Shawn Oster (gravatar)

Observing Silverlight From a Speeding Car

I've been putting myself through a crash course on Silverlight\WPF these last few days and here are a few random thoughts.  All of this is after a 60 minute breakneck tour of WPF\Silverlight so I'm more than likely missing a whole bunch of things and probably doing things bass-ackwards but hey, that's why they call it learning.

  • There are three stock layout managers (used for placing controls): Canvas, Stack & Grid.  Where is the CSS-style panel?  If designing web pages has taught us anything it's that the grid quickly gets cumbersome.  Note to self if I get hired at Microsoft: Create a CSSLayoutPanel that uses stock CSS to position the controls.
  • I forgot how painful an experience it is to enter XML in Visual Studio.  I've been spoiled by Intype and E TextEditor where you don't need to enter the opening angle bracket to get code completion.  Also, I must be doing something wrong because entering XML attributes is downright painful in Visual Studio.  This is where I'm stuck:
    • Type "<ColumnDefinition "
    • Type "W", brings up Intellisense
    • Tab to complete, you now have Width=""
    • Type "50"
    • Now what?  How do I get beyond the ending quote without a lot of keyboard gymnastics?  I can press Right Arrow or End but they're not quickly reachable from the home row.  I can just type another quote but instead that'll just add a second ending quote which isn't what we want.  What should really happen is that I should be able to press Tab to tab out of quotes and put the caret one space past the ending quote.  This is how TextMate, Intype and E all handle this and it works wonderfully.
  • There needs to be a nice bundle of XAML specific code-snippets.  The argument that all "real" design work is usually done in something like Blend is crap because even with all the great GUI builders like Delphi, Visual Studio, Dreamweaver, etc. people are still constantly dropping down to the code to get that pixel perfect design so might as well offer up some snippets to make it easier.
  • I'd like to talk to the person that decided that Silverlight's margin property should list margin in "L T R B" order while CSS defines it as "T R B L".  It's not exactly a horrible idea but why pollute the knowledge space needlessly and make people remember two almost identical things?  There are obviously a lot of similarities between XAML and semantic XHTML yet instead of easing the transition by reusing common usage patterns they decided  to make things just a little different.  Annoying.
  • For all my whinging defining UI via a markup-style language is definitely a plus, regardless of the angle bracket tax.
  • I wonder if you could represent XAML or WPF as YAML instead?  Staring at all the XML about breaks my head in two.
  • Printing, is that even a possibility with Silverlight?  How many times have I printed something from a web page with zero control over margins, headers, footers, etc.  Seems some very cool label printing applications could be whipped up in Silverlight as well, CD labels, shipping, etc.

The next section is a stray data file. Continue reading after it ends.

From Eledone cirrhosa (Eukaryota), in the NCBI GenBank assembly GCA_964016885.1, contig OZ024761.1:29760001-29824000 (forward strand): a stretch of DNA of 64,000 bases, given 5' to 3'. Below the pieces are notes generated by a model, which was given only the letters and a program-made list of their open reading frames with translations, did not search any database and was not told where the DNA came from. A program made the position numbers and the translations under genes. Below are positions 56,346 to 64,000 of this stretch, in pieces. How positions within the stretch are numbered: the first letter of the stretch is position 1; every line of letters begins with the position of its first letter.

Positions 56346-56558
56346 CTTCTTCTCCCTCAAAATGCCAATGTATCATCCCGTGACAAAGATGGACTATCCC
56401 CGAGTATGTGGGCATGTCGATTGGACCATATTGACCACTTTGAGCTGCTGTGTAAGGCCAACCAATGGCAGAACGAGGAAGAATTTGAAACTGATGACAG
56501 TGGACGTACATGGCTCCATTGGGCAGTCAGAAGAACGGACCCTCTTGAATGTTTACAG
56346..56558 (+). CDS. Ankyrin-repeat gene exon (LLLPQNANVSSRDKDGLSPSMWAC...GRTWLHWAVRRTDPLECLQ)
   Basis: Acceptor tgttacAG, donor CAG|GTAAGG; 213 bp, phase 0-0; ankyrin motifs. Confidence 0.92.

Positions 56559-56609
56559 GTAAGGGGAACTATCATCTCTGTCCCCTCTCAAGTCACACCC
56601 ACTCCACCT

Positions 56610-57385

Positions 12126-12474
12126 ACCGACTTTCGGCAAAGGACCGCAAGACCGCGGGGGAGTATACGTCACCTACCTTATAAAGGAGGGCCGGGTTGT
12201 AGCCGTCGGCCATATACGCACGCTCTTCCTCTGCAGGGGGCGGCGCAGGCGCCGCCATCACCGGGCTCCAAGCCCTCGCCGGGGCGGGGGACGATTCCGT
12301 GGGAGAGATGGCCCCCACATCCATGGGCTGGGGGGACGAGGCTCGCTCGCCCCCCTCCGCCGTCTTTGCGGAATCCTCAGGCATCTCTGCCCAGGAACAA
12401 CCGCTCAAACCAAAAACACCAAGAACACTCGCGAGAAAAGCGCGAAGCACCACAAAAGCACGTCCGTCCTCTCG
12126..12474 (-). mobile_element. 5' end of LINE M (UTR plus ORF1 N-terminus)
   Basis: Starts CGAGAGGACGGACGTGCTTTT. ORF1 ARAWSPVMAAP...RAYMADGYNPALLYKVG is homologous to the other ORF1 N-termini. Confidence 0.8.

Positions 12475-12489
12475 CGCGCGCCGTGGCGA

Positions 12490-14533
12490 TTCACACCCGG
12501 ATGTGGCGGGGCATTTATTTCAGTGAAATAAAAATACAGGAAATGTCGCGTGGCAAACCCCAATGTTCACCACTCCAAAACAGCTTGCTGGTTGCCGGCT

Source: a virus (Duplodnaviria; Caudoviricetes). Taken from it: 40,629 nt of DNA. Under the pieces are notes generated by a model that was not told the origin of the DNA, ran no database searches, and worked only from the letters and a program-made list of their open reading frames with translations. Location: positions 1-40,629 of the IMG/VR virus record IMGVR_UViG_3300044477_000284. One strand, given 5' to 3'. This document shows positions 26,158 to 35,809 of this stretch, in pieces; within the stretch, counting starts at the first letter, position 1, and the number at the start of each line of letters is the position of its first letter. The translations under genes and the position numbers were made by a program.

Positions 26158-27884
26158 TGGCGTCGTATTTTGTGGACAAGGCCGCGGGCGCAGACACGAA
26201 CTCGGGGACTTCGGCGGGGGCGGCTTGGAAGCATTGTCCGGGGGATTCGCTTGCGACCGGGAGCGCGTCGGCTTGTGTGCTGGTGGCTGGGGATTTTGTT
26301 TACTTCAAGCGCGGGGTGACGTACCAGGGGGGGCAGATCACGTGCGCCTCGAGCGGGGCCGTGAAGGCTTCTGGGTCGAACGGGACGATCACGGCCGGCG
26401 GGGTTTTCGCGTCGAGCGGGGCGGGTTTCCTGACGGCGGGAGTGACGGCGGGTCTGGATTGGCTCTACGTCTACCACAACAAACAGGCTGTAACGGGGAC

3 Comments

  • Brad (gravatar)

    Brad said
    June 06, 2008

    Did my own learning project in silverlight. I love it, but I agree on the margin order (who wouldn't notice that right away?) and YAML. It's a crying shame about YAML in general. So superior yet with absolutely no chance for gaining a foothold.
    As for printing, it seems like one might be able to make the XAML into XPS?
    It would be cool for label printing, though :)
    The thing that struck me is that this is the direction MS was headed all along for rich client functionality (read that in RedmondDeveloper), but they just got hit by the AJAX bus. Silverlight is [b]so much cleaner[/b] than AJAX...

  • Silverlight to me is a bit of sleeper tech, people aren't understanding just how powerful it can be when you consider you can apply all your C# Fu into cross-platform, cross-browser RIAs. I think when the collective light bulb goes off it'll really explode given how many people are already familiar with C#. I think a richer, more complete control story and greater WPF feature parity &amp; compatibility will really allow the tech to explode.

    Yeah, I asked about the margin order and got back the answer that totally made sense if I would have thought about it. The guys doing WPF were coming from WinForms, coming from Win32 and as we all know all coordinates are given in Left, Top, Right, Bottom order. That brought up a good point and a question I think XAML has to answer, is it more a Win32 replacement or a richer semantical markup language a la XHTML/CSS? There will be a clash as the two camps start to merge into the same buffet line.

    Agreed about YAML, love it. Though with IronRuby there is going to have to be a solid .NET YAML parser and perhaps some edge community can push that and create a YAML -&gt; XAML converter.

    Completely agree Silverlight is much cleaner than AJAX, but of course they are two different beasts. AJAX is no install, very fluid, very cross-browser and platform, etc. while Silverlight is just that notch up in experience. I can't see requiring Silverlight just to get a nice auto-complete dropdown. Of course the fun part is you can use AJAX with Silverlight for some neat tricks.

    It's funny, while JavaScript is fairly messy from a structred point of view some very impressive things have come out of there. Just the Prototype/script.aculo.us toolkits make life so much easier and I'll probably put a dent in MS chances by saying I think the AJAX story in those toolkits is actually easier to use and understand, just as long as you're comfortable with more than just the basic drag &amp; drop development style of WebForms.

  • good article

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